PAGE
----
How big are tardigrades?

When they're in their active state--more on this later--tardigrades are about half a millimeter in length. When they are inactive, they curl up to about half their normal size. They can also lengthen their bodies in certain circumstances, stretching out to more than a millimeter in length.

How many kinds of tardigrades are there?

Depending on which form of classification you go with, there are at least 900 different species of tardigrade but others say there are more than 1,000.

Who discovered the tardigrade?

25 of your most frequently asked questions about tardigrades answered!
Source: Internet Archive Book Images/Flickr

The tardigrade was first described in scientific literature by Johann August Ephraim Goeze, a pastor and natural scientist from Quedlinburg in modern-day Germany, in the year 1773. He was the first to note their distinctive bear-like appearance when he said: "Strange is this little animal, because of its exceptional and strange morphology and because it closely resembles a bear in miniature."

Where did the name "tardigrade" come from?

The Italian biologist Lazzaro Spallanzani gave the creatures the name Tardigrada in 1776, which means 'slow stepper.' Spallanzani only meant to describe a single species, but soon the name Tardigrada was extended to refer to the entire phylum rather than any individual species.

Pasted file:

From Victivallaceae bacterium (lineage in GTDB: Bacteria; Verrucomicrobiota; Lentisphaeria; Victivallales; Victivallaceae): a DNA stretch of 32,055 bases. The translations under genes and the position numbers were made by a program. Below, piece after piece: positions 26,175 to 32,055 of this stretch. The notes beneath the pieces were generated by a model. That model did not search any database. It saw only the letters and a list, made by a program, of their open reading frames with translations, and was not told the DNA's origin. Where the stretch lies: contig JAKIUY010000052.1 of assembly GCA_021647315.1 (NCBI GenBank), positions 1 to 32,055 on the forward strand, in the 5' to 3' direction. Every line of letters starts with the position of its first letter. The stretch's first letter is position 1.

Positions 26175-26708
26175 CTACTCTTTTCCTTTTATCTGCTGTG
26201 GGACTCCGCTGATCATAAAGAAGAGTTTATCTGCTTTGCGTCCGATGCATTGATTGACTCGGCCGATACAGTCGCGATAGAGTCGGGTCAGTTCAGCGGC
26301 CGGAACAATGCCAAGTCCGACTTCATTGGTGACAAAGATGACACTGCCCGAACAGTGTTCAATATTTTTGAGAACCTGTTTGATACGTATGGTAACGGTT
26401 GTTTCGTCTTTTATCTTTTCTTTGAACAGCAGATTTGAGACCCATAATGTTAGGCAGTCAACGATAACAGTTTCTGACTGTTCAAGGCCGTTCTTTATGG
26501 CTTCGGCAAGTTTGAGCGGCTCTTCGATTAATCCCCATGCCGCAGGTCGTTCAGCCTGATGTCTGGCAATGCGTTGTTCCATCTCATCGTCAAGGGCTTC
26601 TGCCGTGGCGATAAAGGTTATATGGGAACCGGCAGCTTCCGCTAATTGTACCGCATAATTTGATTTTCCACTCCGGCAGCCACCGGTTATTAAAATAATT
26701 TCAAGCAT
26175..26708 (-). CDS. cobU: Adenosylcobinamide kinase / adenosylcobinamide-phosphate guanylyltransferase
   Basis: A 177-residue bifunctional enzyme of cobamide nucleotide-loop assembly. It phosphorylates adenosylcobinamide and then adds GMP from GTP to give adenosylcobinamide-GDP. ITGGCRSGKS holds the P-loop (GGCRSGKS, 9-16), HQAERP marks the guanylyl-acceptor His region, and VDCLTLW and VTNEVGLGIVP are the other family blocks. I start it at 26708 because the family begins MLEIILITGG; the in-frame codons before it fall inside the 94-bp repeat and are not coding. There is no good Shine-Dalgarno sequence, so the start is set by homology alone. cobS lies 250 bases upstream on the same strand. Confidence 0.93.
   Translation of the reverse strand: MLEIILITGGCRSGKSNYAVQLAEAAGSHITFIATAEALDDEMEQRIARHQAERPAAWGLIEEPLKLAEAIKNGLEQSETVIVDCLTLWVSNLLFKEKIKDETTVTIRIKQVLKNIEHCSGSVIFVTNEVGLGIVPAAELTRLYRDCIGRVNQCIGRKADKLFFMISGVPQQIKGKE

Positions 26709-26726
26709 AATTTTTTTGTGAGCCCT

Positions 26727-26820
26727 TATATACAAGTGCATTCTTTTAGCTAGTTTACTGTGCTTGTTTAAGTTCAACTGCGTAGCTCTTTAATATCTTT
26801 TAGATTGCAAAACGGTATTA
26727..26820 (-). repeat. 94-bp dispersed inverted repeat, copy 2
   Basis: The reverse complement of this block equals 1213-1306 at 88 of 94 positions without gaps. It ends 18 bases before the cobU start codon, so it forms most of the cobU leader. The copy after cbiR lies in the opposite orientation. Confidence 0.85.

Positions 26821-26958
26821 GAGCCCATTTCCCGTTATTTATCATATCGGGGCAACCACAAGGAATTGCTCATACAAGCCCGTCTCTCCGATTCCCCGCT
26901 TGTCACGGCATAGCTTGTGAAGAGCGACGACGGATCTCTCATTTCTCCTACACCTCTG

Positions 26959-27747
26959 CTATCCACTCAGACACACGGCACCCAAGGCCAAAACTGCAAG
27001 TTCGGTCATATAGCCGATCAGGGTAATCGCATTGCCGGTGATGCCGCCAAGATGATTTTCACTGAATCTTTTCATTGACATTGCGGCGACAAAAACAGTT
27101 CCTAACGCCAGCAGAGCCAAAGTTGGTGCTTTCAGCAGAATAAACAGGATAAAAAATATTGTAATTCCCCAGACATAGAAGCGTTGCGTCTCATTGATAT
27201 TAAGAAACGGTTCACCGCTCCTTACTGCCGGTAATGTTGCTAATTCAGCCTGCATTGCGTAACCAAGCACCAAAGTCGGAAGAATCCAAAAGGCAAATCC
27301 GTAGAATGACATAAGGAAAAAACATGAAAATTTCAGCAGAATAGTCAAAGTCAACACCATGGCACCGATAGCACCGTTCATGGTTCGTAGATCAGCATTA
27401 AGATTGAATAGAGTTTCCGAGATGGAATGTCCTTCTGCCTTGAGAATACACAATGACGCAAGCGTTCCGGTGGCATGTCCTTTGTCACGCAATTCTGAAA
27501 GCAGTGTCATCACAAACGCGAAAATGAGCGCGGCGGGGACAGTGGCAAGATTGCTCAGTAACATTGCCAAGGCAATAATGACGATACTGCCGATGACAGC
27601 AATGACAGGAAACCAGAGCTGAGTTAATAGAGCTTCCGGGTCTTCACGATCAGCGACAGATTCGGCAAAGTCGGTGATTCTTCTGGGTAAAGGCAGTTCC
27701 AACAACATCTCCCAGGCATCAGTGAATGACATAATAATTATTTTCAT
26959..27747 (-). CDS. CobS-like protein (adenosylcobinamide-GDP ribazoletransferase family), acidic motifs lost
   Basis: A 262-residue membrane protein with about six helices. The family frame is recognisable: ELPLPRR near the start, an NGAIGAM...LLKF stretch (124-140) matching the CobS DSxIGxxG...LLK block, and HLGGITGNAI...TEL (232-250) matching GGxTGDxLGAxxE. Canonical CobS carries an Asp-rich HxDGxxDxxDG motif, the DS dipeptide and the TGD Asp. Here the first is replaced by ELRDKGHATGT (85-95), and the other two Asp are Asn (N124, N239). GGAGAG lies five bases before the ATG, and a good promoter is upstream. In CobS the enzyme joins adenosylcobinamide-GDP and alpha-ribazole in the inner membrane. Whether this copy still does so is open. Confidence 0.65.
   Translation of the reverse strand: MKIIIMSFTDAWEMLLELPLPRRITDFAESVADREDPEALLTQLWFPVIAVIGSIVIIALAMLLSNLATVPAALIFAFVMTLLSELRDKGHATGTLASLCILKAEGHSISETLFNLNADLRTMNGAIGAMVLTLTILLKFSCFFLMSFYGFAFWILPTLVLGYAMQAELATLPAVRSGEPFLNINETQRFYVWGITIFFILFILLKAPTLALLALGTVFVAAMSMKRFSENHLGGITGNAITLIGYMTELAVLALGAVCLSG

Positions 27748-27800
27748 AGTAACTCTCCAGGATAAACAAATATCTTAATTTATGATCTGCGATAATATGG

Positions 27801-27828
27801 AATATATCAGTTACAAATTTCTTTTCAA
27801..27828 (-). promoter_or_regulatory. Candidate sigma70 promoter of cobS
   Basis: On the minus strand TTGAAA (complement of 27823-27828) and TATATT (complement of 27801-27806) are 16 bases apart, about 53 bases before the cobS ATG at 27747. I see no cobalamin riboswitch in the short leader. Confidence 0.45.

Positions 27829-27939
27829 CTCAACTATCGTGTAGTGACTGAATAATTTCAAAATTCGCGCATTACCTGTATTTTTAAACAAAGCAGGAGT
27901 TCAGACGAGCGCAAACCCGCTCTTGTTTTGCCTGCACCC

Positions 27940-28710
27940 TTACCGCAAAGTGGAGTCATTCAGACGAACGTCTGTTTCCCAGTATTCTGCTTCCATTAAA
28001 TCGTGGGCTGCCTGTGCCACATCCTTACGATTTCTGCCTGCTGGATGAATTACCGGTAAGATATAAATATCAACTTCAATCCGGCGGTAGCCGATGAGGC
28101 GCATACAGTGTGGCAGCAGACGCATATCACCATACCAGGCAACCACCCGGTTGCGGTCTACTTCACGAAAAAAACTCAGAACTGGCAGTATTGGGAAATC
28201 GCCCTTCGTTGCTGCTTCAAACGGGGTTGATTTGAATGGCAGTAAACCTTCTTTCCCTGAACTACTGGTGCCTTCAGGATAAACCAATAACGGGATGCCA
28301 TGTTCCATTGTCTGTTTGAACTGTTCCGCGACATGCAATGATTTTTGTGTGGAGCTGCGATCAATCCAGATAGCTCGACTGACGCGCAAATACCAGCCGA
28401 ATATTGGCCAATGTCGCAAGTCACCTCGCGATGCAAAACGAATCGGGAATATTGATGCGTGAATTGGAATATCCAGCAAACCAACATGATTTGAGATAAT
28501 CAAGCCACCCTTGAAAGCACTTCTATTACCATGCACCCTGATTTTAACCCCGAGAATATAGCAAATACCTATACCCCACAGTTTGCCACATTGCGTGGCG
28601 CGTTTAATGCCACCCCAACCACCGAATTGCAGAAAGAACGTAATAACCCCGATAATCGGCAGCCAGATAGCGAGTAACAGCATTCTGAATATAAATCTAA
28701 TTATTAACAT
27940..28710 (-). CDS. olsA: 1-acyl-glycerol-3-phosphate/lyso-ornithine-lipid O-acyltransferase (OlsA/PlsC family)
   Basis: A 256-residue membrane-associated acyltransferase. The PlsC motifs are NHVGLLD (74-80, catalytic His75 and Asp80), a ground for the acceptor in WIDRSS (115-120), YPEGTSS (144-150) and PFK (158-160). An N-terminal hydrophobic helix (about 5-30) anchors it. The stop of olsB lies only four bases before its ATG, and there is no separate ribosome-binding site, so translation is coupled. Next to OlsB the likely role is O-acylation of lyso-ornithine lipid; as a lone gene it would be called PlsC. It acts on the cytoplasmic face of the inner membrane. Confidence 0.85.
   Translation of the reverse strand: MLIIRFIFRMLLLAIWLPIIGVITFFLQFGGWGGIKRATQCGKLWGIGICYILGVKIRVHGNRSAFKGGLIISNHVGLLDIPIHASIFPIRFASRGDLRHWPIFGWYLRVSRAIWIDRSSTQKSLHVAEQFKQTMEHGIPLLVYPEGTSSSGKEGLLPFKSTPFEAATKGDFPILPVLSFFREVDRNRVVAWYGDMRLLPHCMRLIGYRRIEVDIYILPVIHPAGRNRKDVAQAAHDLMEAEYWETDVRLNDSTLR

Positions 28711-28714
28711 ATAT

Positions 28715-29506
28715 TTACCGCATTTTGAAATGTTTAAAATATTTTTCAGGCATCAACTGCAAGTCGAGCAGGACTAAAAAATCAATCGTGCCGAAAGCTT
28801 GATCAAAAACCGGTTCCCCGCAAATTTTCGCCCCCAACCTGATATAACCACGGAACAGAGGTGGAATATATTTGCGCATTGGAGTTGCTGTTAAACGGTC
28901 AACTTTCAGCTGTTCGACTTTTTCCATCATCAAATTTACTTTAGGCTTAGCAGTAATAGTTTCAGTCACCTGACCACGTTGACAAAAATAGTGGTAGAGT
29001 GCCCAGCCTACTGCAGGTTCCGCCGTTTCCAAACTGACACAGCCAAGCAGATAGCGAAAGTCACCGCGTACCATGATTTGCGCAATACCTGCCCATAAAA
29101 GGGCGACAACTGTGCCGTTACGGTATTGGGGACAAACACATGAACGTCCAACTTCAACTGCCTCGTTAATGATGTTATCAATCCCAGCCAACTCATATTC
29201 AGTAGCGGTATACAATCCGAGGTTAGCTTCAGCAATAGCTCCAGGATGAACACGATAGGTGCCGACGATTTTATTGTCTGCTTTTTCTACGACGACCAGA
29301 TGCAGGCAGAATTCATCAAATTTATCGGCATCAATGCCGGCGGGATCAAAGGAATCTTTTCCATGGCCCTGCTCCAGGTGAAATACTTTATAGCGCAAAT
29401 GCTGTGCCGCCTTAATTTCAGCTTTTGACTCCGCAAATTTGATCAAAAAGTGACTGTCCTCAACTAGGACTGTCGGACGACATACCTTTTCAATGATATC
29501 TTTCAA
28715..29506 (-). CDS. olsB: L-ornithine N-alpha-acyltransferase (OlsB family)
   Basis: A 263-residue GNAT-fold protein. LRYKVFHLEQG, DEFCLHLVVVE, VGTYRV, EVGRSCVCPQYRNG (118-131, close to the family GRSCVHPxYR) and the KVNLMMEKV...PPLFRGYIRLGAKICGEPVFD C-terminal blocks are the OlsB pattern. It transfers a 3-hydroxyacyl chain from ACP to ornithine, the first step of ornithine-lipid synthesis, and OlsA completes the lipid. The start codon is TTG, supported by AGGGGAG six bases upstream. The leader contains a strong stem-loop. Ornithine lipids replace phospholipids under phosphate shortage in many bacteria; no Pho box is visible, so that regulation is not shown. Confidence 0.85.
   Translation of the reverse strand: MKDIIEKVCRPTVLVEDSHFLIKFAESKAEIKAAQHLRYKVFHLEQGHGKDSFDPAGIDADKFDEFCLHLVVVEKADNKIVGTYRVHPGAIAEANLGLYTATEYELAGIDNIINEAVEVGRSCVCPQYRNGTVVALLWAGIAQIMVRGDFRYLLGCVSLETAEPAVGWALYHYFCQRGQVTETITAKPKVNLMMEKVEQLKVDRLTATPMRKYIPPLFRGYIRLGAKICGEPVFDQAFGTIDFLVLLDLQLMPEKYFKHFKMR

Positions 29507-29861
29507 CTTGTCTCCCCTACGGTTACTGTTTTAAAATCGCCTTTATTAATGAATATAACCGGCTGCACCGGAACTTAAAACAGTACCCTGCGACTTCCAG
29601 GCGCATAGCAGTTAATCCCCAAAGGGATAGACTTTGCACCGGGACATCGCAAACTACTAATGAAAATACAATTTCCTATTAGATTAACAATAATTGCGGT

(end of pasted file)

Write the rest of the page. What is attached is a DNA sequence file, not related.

Why are they called water bears?

The origin of the name water bear comes from Goeze's 1773 paper since that is what he called the creatures he was describing. By 1773 however, the binomial, Latinized naming system that we use today had already started being widely adopted, and since 'water bear' isn't Latin, it wasn't suitable for the official scientific name for the species.

The name 'water bear' stuck around though because it is a very evocative description of the creature and, honestly, it sounds cute, making it a natural informal, and affectionate name for the animal. They are also sometimes called 'moss piglets,' which is equally adorable.

What is a tun?

A tun is nothing short of a biological time capsule and the key to a tardigrade's extraordinary survivability.